Germany’s Social Democrats fail again to expel ex-chancellor over Putin ties

Members of Germany's ruling Social Democrats (SPD) have failed in a last-ditch bid to expel former chancellor Gerhard Schröder over his close ties to Russia, the party said on Thursday.

Former chancellor Gerhard Schröder (SPD), at a hearing of the Bundestag's Economics Committee on the Nord Stream 2 pipeline project in 2020.
Former chancellor Gerhard Schröder (SPD), at a hearing of the Bundestag's Economics Committee on the Nord Stream 2 pipeline project in 2020. Photo: picture alliance/dpa | Kay Nietfeld

The SPD’s Hanover branch has rejected an appeal by several other local party chapters against a decision last year to allow Schröder to remain in the party.

The appeals commission upheld a ruling in August by the Hanover chapter that Schröder, whose party membership falls under its umbrella, was “not guilty of a violation of the party rules, as no violation can be proven against him”.

Schröder, chancellor from 1998 to 2005, has refused to turn his back on Russian President Vladimir Putin despite Russia’s invasion of Ukraine.

His stance has made him an embarrassment to the SPD, which is also the party of current Chancellor Olaf Scholz.

The party executive on Thursday said it had “taken note” of the decision in Hanover.

READ ALSO: Germany’s SPD moves to expel Gerhard Schröder

“This legal decision does not change the fact that Gerhard Schröder is politically isolated in the SPD with his positions on Russia,” it said.

In an interview with Stern magazine, Schröder himself said he was “not surprised” by the decision, calling it “legally solid” and “politically consistent”.

The SPD branches seeking Schröder’s expulsion could in theory still appeal to the party’s national arbitration commission.

However, it is considered unlikely that another appeal will be allowed after the two decisions in Schröder’s favour.

Schröder was widely criticised after Russia’s invasion of Ukraine for refusing to condemn Moscow as well as for lding a number of lucrative posts at Russian energy giants.

It was only after much public pressure that he gave up his seat on the board of Russian energy group Rosneft last year.

Germany has removed some of the perks Schröder was entitled to as an elder statesman, stripping him of an office and staff.

READ ALSO: Germany strips Schröder of official perks over links to Russia

The 78-year-old, who was the immediate predecessor to Angela Merkel, met with Putin in Moscow last July.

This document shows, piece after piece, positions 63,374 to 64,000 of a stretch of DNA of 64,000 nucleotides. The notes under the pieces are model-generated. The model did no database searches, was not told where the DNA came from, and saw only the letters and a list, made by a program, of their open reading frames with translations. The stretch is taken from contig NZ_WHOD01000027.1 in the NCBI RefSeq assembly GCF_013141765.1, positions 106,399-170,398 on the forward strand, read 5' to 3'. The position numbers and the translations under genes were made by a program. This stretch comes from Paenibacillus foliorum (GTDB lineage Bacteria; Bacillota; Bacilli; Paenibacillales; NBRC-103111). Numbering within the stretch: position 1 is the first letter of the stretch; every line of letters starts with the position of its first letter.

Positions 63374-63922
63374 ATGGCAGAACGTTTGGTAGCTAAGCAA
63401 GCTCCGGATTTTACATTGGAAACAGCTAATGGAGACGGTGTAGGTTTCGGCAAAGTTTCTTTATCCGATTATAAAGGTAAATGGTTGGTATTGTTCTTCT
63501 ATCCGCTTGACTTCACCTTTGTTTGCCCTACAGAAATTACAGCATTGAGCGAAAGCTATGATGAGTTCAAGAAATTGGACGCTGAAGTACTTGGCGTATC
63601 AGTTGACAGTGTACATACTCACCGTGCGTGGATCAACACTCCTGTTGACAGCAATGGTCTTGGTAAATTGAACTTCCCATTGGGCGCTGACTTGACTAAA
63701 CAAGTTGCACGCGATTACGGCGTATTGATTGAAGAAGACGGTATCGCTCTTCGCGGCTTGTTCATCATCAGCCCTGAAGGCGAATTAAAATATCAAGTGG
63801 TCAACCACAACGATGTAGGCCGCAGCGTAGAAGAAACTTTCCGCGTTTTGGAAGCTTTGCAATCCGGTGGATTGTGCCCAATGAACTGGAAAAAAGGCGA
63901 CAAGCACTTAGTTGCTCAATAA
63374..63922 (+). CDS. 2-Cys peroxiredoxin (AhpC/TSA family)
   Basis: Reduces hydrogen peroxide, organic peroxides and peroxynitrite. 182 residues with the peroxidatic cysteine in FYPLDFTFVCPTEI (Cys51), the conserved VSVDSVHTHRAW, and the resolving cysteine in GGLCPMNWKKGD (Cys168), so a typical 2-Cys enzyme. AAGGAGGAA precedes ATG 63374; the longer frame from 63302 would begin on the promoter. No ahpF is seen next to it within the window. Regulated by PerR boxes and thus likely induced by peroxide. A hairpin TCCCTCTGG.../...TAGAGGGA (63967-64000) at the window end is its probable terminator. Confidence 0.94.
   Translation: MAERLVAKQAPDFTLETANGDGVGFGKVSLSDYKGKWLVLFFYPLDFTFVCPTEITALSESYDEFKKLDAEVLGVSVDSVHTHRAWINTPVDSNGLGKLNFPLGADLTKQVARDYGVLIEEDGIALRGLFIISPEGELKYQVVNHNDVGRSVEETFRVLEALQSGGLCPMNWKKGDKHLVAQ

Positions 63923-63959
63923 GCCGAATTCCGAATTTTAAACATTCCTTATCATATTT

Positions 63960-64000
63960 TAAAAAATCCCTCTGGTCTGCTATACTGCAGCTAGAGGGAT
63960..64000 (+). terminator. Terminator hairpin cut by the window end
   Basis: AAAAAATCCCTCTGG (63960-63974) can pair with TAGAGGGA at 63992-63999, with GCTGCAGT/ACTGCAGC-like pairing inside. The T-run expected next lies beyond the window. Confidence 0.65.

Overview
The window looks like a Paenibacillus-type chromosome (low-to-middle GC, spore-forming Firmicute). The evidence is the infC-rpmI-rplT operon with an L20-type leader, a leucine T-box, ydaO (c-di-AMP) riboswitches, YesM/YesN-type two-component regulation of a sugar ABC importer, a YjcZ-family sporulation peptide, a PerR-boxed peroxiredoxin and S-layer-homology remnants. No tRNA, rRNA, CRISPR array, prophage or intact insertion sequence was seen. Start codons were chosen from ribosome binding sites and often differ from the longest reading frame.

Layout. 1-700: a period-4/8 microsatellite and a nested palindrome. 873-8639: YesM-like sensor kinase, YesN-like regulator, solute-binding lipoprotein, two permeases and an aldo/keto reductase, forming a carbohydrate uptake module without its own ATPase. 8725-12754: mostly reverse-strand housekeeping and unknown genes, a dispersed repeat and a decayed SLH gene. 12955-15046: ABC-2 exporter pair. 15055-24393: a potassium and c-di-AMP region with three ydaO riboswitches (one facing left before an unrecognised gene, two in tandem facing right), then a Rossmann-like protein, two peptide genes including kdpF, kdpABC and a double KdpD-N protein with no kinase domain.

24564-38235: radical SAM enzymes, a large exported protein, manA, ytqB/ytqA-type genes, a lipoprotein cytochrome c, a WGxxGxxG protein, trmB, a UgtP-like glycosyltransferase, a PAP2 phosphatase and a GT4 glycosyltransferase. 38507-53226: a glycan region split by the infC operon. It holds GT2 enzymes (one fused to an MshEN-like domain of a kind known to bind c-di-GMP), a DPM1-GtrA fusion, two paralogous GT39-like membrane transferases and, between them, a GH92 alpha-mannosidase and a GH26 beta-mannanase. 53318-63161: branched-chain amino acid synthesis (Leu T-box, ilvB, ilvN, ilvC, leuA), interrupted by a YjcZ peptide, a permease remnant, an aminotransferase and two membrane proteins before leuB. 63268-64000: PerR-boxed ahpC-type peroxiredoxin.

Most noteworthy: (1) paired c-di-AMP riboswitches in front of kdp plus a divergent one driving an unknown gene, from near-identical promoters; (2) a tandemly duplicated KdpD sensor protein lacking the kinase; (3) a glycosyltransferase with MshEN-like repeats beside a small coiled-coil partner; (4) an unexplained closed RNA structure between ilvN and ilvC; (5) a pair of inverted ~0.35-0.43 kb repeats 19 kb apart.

In an interview after the visit, he claimed Russia wanted a “negotiated solution” to the war – comments branded as “disgusting” by Ukrainian President Volodymyr Zelensky.

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German far-right politician charged over Nazi slogan

German prosecutors charged a prominent member of the far-right Alternative for Germany (AfD) party Monday with using a banned Nazi slogan in an election campaign.

German far-right politician charged over Nazi slogan

Björn Höcke, the party’s regional leader in Thuringia, allegedly used the motto of the Nazi’s Stormtroopers SA paramilitary wing, “Everything for Germany”, the Halle prosecutor’s office said.

Höcke, a former history teacher, uttered the phrase in full knowledge of its “origin and meaning” in front of 250 people at a campaign event in 2021, according to prosecutors.

The AfD won 10 percent of the vote in the general election that year. Höcke is charged with “the public use of a symbol of a former National Socialist organisation”.

READ ALSO: Far-right AfD at new high as climate issues split Germany

The far-right politician “questioned the criminal relevance of his remark” through his lawyer, prosecutors said.

The AfD is currently level in the polls with Chancellor Olaf Scholz’s Social Democrats as discontent with the government grows.

It tops polls in a number of Germany’s eastern states, including Thuringia, though it trails the conservative opposition CDU-CSU alliance nationally.

In 2015 Höcke founded the “Flügel”, a radical faction within the AfD,which was placed under formal surveillance by Germany’s domestic intelligence agency.

READ ALSO: Germany surveils far-right Flügel as fight against extremism stepped up

The organisation subsequently disbanded but the far-right firebrand, whose statements on Germany’s Nazi past have sparked outrage, remains influential within the party.

Höcke has called Berlin’s Holocaust monument a “memorial of shame” and urged a “180-degree shift” in the country’s culture of remembrance.

“This charge against Björn Höcke is a correct and, in my view, long-overdue step,” said Holocaust survivor and Munich Jewish community leader Charlotte Knobloch on Twitter.